Children who are exposed to interparental violence are at risk for a host of adjustment problems, but little is known about the processes that explain why children from violent families develop different patterns of adjustment.In this paper, we examine the role that children's perceptions and interpretations of aggression may play in shaping the impact of interparental violence on their short- and long-term functioning. Appraisals of interparental conflict have been linked to children's emotional and behavioral responses to conflict as well as their adjustment more broadly and offer a mechanism for understanding diverse outcomes in children who witness violence in the home. We explore how the appraisal process may differ in violent versus conflictual but nonviolent interactions, consider contextual factors that may influence this process, and outline directions for research investigating how children perceive and make sense of violence in intimate relationships.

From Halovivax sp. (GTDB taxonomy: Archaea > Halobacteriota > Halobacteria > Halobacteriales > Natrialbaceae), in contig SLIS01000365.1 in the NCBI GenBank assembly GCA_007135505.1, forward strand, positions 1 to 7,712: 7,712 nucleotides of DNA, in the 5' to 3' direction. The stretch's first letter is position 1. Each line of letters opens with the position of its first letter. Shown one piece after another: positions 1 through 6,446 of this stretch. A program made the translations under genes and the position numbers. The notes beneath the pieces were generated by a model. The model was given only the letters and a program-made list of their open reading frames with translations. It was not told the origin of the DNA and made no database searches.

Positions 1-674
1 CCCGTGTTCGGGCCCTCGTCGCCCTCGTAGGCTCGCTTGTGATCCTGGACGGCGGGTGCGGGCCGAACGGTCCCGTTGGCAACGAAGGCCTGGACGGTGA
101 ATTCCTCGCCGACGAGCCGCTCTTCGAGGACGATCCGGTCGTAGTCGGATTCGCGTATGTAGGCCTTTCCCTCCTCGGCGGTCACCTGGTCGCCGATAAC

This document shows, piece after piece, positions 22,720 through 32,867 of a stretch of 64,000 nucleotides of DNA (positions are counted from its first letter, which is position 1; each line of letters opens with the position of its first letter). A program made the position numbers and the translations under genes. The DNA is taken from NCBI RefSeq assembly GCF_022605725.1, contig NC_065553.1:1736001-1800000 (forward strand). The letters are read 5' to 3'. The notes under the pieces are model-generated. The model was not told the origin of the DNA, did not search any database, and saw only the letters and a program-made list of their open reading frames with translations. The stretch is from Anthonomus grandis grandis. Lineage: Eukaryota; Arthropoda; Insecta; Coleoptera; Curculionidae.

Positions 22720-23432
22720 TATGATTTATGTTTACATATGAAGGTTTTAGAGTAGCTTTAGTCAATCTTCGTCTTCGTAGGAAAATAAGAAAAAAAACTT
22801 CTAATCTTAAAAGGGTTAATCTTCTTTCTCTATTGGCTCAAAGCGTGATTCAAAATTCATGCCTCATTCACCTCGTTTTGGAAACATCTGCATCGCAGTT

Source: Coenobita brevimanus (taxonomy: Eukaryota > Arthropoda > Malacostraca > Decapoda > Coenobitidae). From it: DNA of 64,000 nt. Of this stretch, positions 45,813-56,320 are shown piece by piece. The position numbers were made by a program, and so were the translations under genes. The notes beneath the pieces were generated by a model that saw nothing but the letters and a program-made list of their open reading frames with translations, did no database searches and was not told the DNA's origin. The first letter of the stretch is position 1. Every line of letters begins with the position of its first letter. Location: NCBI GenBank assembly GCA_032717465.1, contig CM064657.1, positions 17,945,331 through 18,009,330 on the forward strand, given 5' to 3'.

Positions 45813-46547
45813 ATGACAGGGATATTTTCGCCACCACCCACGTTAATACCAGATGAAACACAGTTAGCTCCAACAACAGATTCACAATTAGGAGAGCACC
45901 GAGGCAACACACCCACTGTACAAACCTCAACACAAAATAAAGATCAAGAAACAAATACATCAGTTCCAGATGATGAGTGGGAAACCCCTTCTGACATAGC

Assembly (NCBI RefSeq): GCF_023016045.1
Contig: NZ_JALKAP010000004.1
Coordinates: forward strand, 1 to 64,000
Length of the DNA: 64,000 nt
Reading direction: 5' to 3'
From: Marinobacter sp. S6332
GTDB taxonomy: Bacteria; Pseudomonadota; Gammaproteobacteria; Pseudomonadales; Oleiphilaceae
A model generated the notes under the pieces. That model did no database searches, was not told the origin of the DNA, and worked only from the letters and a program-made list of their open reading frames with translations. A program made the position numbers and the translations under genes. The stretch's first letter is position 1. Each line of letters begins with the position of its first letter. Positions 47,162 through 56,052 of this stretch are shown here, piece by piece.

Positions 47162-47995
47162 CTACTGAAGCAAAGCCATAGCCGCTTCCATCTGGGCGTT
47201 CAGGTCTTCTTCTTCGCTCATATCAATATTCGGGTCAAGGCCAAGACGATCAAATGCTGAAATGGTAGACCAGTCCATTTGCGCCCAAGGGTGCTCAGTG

All Science Journal Classification (ASJC) codes
- Arts and Humanities (miscellaneous)